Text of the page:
"Because the savagery of genocide so defies our everyday experience,
many of us failed to wrap our minds around it," Power's says.
"Bystanders were thus able to retreat to the ‘twilight between knowing
and not knowing.'" It was easier not to probe for certainty because
uncertainty did not demand action. Power concludes that America
failed to act against genocide not because the country lacked
knowledge or influence but because it did not have the will to act.
U.S. officials "were not prepared to invest the military, financial,
diplomatic, or domestic political capital needed to stop it."
Now the United States faces a new moral crisis, the subversion of our
own legal and moral values by high officials of our own government.
We are, in this moment. as awash in complicity and willful denial as
the principled middle-class denizens of the Third Reich. We are the
Good Germans of the new millennium in Bush America because we knew
about the illegal kidnappings and tortures, the self-serving legalisms
that subverted the Geneva accords and papered over Constitutional
lapses, the lies that led us into conquest and occupation. Starting
well before the invasion of Iraq - which millions around the globe
protested in unprecedented numbers before it occurred - we knew the
"weapons of mass destruction" and Saddam's connections to al-Qaeda
were bullshit excuses. But many millions of us tried to pretend that
we really weren't sure.
In his Sunday column entitled: "What We Don't Know Will Hurt Us,"
Frank Rich remarked upon this "American reluctance to absorb, let
alone prepare for, bad news. We are plugged into more information
sources than anyone could have imagined even 15 years ago... Yet we
are constantly shocked, shocked by the foreseeable." Or as Bob Dylan
put it, in the context of race relations a generation ago, "How many
times must a man turn his head and pretend that he just doesn't see?"
We know, deep inside us we know, as the Germans who kept their heads
down and tried to lead ‘normal' lives as genocide exploded all around
them, in their name, by their own government, knew, that our
government has committed terrible atrocities at home and abroad. If
we do nothing to bring these crimes to light and their perpetrators to
justice, then we are as guilty and worthy of moral condemnation as the
war generation of silent Germans whom Ron Rosenbaum rightly abhors.
For Bernard Schlink, this knowledge, that his parents' generation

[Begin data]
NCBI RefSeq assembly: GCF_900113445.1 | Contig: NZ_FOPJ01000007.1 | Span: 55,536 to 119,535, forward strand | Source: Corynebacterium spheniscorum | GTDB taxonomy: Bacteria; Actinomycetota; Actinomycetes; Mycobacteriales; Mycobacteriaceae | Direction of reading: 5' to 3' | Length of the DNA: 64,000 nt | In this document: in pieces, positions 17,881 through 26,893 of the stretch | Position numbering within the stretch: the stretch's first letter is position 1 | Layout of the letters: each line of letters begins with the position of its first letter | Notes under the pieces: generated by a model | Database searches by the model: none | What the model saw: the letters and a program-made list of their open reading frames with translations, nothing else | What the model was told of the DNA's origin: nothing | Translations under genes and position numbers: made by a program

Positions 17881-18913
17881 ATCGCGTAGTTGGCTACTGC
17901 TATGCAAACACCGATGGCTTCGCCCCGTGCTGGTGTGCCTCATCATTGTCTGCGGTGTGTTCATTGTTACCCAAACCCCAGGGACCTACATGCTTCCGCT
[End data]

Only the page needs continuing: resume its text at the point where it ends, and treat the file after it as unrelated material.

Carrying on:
denied, "makes me aware how thin the ice is on which we live."
Schlink believed that German culture and institutions like courts,
universities, churches, unions and political parties "all seemed so
solid." And yet it all broke down, "relatively easily." In America
too. Somehow we allowed our government to invade a country that had
committed no aggression toward the United States. We allowed our
government to declare an emergency in order to violate human rights of
many thousands of individuals, to commit torture, to incarcerate
people for years without trial or hearings of any kind. And today we
continue the violence in Afghanistan and Iraq and Pakistan. We
continue to jail and abuse individuals without charges. And we all
know it's wrong. And it's time to deal with it before our "land of
the free" is irreparably compromised.
Democratic Senator Patrick Leahy has laid out The Case for a Truth
Commission (Time, Feb 20). As Leahy says: "For much of this decade,
we have read about and witnessed such abuses as the scandal at Abu
Ghraib, the disclosure of torture memos and the revelations about the
warrantless surveillance of Americans. We need to get to the bottom
of what happened--and why--to make sure it never happens again... to
find the truth....
"But to repair the damage of the past eight years and restore
America's reputation and standing in the world, we should not simply
turn the page without being able first to read it.... We need to get
to the bottom of what went wrong after a dangerous and disastrous
diversion from American law and values. The American people have a
right to know what their government has done in their names."
It's not just our right. It's a fundamental need. German society is
still - and may always be - in recovery, not just from the atrocities
committed in its name, by its leaders, but from the silent
acquiescence of the millions who lacked the will to speak up against
what they knew was wrong. To sweep the crimes and excesses of the
Bush-Cheney years under the rug would destroy the American soul. The
world needs the American sense of justice now more than ever. But we
forfeit our moral authority if we do not take responsibility for the
crimes of the Bush-Cheney years. Karl Rove continues to flaunt
congressional subpoenas to testify. He figures he can stonewall
indefinitely, that there will be no day of reckoning for lawless U.S.
officials. We must do everything in our power to prove him wrong.
James McEnteer is the author of Shooting the Truth: the Rise of
American Political Documentaries (Praeger 2006).